What has gone and what else is at risk?
Handel Street Day Centre in Nottingham began in 1991. It provided basic services (shelter, food and sanitation) for homeless people with complex needs, with access to specialist advice, resettlement and healthcare services. Over 1,000 people per annum used the service until April 2011, when it was decommissioned by the City Council. Other services in Nottingham have closed, including supported housing for young women and former rough sleepers, and many more have been scaled down: these include floating support – a low-level preventative service delivered to people in their homes.
The reduction and closure of services is already having a visible impact. Informal street counts show an increase in rough sleeping over the past few months. Hostels are beginning to ‘silt up’ as people have nowhere to go, and more people are seeking immediate help by knocking on the doors of offices, churches and private dwellings.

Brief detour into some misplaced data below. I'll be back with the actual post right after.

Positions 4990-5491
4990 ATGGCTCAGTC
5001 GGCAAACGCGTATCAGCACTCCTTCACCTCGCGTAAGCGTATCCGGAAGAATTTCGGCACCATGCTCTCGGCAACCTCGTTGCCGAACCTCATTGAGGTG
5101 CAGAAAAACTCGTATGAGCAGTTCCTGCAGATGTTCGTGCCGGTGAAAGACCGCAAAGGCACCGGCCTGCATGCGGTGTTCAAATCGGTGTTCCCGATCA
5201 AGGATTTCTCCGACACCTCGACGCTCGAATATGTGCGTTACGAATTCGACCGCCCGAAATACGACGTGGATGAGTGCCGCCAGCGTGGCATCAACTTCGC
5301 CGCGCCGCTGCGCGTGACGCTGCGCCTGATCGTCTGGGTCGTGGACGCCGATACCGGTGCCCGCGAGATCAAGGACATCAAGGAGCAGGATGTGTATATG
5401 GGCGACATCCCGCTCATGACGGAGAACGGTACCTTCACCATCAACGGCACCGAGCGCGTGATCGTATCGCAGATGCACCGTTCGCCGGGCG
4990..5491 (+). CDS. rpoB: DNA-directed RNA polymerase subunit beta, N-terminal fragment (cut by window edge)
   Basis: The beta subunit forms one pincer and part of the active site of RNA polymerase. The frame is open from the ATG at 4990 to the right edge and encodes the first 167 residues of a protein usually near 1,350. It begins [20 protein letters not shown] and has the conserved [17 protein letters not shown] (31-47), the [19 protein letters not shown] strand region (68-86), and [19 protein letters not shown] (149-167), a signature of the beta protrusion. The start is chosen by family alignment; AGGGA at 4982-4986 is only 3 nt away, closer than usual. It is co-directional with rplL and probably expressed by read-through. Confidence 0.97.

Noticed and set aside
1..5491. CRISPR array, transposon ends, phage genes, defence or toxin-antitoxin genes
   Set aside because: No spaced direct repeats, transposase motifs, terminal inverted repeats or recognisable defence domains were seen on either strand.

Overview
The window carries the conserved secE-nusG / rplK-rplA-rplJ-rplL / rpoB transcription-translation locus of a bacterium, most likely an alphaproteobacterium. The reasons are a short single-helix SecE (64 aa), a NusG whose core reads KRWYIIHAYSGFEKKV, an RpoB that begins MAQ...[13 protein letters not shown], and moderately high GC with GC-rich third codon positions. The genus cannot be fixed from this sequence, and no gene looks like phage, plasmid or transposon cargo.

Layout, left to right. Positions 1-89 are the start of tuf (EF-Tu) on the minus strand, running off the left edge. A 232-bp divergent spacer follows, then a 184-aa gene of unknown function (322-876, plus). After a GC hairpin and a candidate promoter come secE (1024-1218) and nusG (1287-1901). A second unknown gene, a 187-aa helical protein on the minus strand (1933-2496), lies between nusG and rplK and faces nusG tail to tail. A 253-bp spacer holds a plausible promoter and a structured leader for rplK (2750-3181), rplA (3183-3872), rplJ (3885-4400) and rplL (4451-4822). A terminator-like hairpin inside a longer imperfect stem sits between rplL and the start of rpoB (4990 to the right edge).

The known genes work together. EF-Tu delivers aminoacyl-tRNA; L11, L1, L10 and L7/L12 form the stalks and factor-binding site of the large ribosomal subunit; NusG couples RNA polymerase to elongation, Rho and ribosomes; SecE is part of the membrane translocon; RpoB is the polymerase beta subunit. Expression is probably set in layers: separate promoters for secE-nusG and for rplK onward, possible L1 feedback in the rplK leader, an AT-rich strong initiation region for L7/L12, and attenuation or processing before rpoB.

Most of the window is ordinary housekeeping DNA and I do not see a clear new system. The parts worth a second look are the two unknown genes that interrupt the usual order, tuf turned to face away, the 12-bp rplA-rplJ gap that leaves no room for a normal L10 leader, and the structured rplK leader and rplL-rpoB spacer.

Nottinghamshire County Council is proposing a huge reduction (around 43%) in its Supporting People budget over the next four years. The client groups who will bear the brunt of this are those which Framework has traditionally served. I am especially concerned about the loss of floating support capacity with its inevitable impact on levels of homelessness, rough sleeping, poverty, ill-health and crime.
Framework will continue to argue that the dismantling of services that demonstrably work is a false economy. Disproportionate cuts, targeted at the most vulnerable, do not merely harm those from whom services are withdrawn. They also increase the overall burden on the exchequer – an impact that is masked by the transfer of cost from one budget to another.
“Supporting vulnerable people is at the core of Framework’s business. The [aim of the] support Framework provides is… to achieve the goal of social inclusion.”